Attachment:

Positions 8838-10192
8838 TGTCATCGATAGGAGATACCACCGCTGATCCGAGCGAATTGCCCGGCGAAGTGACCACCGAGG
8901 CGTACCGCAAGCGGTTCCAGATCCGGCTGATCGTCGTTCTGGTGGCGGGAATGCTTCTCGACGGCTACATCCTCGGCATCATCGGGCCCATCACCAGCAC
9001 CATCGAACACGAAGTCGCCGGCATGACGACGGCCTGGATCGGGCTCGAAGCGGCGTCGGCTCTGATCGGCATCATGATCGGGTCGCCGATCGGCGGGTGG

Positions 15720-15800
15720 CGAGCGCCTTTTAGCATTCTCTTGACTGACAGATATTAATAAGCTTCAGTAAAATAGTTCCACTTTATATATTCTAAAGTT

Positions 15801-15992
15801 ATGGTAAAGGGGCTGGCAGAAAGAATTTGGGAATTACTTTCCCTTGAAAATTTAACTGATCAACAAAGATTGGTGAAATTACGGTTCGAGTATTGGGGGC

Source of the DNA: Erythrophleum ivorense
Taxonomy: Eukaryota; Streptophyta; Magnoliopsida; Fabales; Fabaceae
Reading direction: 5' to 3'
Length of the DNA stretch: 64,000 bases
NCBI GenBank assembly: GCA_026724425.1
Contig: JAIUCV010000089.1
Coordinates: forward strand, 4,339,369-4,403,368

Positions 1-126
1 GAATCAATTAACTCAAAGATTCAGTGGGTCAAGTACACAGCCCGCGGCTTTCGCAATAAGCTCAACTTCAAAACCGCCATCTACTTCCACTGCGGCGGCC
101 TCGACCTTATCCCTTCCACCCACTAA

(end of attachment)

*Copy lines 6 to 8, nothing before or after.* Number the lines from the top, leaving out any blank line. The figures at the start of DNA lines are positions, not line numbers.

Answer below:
15720 CGAGCGCCTTTTAGCATTCTCTTGACTGACAGATATTAATAAGCTTCAGTAAAATAGTTCCACTTTATATATTCTAAAGTT

Positions 15801-15992
15801 ATGGTAAAGGGGCTGGCAGAAAGAATTTGGGAATTACTTTCCCTTGAAAATTTAACTGATCAACAAAGATTGGTGAAATTACGGTTCGAGTATTGGGGGC